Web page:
|Sri Lankans tire of foreign meddling|
|Friday, 01 May 2009|
Civil War; Government ignoring pleas for ceasefire
Stewart Bell, National Post
With the Tamil Tiger rebels besieged and apparently near collapse after a quarter-century of civil war, the Sri Lankan press have not been kind to nations appealing for a ceasefire.
"Get your humanitarian paws off my country," read a headline this week, while a columnist complained about interference by "salmon-eating" countries and an editorial decried "hoity-toity foreign do-gooders."
Bev Oda, Canada's Minister of International Cooperation, is scheduled to arrive in Sri Lanka on Sunday to meet local officials and assess the country's humanitarian needs, her office said yesterday.
Her visit comes at a time of considerable hostility toward what Sri Lankans view as foreign meddling in their affairs. If she intends to press Canada's demand for a halt to fighting, she is unlikely to get a favourable response.
While open to international humanitarian assistance for the almost 200,000 war-displaced now living in overwhelmed temporary camps, the Sri Lankan government made it clear yesterday it was tired of being told to hold its fire on the frontlines.
"We have at no time gone for a ceasefire. We will not do so now. There is no time for that now," said President Mahinda Rajapaksa, who predicted the war would be finished in five or six days.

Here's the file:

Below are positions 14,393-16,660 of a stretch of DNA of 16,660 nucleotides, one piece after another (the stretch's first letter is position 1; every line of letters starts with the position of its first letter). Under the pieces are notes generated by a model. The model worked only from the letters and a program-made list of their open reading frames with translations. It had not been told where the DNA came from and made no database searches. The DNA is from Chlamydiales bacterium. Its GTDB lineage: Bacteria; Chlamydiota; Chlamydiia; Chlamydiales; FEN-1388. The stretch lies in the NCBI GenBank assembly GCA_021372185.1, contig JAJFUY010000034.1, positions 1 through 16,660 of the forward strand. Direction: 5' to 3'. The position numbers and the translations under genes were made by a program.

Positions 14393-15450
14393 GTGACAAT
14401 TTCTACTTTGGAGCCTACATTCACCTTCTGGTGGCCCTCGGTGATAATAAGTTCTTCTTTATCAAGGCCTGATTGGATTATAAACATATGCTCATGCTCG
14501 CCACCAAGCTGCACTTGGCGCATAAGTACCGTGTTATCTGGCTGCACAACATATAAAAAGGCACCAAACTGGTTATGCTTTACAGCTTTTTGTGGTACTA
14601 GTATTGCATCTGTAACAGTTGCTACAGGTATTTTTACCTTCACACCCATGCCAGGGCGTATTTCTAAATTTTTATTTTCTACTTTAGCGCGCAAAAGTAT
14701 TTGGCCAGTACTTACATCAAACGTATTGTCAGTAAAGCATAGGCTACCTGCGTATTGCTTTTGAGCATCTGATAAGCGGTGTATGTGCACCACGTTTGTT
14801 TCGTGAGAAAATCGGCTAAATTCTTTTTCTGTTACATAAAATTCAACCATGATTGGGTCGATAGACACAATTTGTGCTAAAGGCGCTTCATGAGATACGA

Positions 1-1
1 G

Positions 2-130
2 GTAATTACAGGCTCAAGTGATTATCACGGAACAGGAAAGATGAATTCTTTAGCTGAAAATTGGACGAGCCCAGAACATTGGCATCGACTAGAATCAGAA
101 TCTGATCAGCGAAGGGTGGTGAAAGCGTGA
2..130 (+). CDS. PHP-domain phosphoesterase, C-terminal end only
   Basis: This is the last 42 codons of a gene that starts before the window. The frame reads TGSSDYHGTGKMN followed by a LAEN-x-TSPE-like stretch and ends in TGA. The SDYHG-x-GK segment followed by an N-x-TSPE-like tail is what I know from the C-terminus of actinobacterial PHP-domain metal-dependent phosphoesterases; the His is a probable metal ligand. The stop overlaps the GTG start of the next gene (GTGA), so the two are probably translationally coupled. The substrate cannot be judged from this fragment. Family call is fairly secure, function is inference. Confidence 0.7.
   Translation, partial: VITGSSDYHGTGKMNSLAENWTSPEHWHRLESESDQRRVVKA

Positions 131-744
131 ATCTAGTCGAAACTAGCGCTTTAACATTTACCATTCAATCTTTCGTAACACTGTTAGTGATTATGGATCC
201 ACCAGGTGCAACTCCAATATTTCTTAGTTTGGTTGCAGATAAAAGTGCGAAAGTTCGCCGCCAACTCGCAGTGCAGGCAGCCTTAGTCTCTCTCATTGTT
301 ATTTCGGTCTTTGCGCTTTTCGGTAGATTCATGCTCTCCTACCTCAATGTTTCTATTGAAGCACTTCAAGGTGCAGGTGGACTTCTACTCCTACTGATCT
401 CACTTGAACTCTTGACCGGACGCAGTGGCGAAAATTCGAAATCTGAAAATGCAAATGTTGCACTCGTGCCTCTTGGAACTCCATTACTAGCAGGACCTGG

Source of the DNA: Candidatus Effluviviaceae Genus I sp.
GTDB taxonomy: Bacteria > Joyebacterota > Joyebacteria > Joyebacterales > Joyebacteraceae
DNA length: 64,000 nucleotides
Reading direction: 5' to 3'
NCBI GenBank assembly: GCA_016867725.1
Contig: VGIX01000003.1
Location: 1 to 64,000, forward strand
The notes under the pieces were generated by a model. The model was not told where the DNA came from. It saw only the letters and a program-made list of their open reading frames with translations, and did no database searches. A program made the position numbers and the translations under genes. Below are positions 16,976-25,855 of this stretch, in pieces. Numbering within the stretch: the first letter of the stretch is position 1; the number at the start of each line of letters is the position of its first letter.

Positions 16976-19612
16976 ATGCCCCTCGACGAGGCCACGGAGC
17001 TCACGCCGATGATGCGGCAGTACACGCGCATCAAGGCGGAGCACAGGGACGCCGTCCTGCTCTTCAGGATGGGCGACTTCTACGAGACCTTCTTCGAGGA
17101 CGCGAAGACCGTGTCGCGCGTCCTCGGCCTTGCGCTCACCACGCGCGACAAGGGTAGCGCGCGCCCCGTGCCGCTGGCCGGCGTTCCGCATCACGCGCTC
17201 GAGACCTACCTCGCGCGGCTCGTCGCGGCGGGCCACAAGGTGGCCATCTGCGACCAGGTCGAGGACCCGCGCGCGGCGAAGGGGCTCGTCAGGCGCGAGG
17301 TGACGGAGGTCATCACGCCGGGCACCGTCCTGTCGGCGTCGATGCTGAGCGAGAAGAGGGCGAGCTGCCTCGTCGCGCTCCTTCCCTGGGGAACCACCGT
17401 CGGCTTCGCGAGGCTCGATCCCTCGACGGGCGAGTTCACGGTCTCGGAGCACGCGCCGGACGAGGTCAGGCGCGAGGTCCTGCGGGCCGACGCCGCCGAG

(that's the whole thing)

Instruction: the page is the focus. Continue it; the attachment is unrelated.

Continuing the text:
He appears to have public backing for his fight against the rebels. His party won two-thirds of the seats in local elections last week, a result the government interpreted as an endorsement of its war policy.
Yesterday, only seven square kilometres of the island remained under rebel control but the United Nations estimates 50,000 civilians are still trapped in that area; Sri Lanka says the actual number is smaller.
The UN estimates 6,500 civilians have died since January, but Sri Lanka says that figure is also exaggerated and some of those deaths were caused by rebels shooting at them as they fled.
Gotabaya Rajapaska, the Sri Lankan Defence Secretary, said in an interview yesterday when the government declared a 48-hour pause in fighting two weeks ago, few civilians escaped the combat zone because they were being forcibly held by the Tamil Tigers.
But after the Sri Lankan army blasted an earth barrier built by the rebels, more than 100,000 got out. He said that was evidence military operations were more effective at safeguarding civilians than a ceasefire.
If Sri Lankans are determined to ignore the international ceasefire appeals, it may be partly due to past experience. Two decades ago, Sri Lanka was similarly close to defeating the Tamil Tigers, also known as the Liberation Tigers of Tamil Eelam (LTTE). But India intervened, the Tigers survived and the war dragged on.
"The fear is that this history will repeat itself, so that's why the determination to keep the international community out until the task of eliminating the LTTE leadership is accomplished," said Jehan Perera, executive director of the National Peace Council of Sri Lanka.
That may change once the war is finished, he said.
"My hope is that in the next phase the government will not be so opposed to the international community because we do need the international community's assistance if we are to rebuild this country."
|Last Updated ( Friday, 01 May 2009 )|
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